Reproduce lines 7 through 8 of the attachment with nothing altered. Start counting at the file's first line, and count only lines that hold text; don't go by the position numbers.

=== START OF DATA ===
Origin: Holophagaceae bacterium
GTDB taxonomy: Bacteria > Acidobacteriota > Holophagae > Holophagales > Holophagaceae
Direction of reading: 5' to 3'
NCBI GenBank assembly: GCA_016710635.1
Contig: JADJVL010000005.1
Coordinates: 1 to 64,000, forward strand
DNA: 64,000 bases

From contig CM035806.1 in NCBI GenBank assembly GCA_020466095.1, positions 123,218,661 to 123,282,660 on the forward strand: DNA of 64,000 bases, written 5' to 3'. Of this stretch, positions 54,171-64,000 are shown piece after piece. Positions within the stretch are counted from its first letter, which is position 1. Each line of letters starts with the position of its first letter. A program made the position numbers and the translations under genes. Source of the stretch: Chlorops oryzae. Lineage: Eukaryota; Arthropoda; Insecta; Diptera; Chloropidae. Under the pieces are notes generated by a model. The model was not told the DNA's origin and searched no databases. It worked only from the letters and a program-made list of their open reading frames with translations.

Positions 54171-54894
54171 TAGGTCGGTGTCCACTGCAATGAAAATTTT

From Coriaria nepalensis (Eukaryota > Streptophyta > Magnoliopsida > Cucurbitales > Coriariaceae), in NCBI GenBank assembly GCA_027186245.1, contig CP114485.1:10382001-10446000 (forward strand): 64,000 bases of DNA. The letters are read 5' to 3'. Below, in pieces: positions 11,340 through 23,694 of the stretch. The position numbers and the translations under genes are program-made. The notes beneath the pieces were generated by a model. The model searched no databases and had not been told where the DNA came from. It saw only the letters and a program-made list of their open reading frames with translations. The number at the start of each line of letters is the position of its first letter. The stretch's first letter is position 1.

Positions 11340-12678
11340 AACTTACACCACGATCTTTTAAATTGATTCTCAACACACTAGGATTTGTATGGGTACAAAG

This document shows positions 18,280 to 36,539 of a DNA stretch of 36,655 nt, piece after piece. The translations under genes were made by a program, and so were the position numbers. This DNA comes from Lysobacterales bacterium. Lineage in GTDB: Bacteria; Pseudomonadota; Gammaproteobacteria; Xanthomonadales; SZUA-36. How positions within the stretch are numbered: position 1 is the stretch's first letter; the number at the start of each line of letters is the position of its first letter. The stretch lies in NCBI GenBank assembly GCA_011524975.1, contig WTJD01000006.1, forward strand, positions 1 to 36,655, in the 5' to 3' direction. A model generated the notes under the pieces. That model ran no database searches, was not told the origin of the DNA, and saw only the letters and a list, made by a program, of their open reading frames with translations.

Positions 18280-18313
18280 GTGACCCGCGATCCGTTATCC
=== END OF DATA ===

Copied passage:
DNA: 64,000 bases

From contig CM035806.1 in NCBI GenBank assembly GCA_020466095.1, positions 123,218,661 to 123,282,660 on the forward strand: DNA of 64,000 bases, written 5' to 3'. Of this stretch, positions 54,171-64,000 are shown piece after piece. Positions within the stretch are counted from its first letter, which is position 1. Each line of letters starts with the position of its first letter. A program made the position numbers and the translations under genes. Source of the stretch: Chlorops oryzae. Lineage: Eukaryota; Arthropoda; Insecta; Diptera; Chloropidae. Under the pieces are notes generated by a model. The model was not told the DNA's origin and searched no databases. It worked only from the letters and a program-made list of their open reading frames with translations.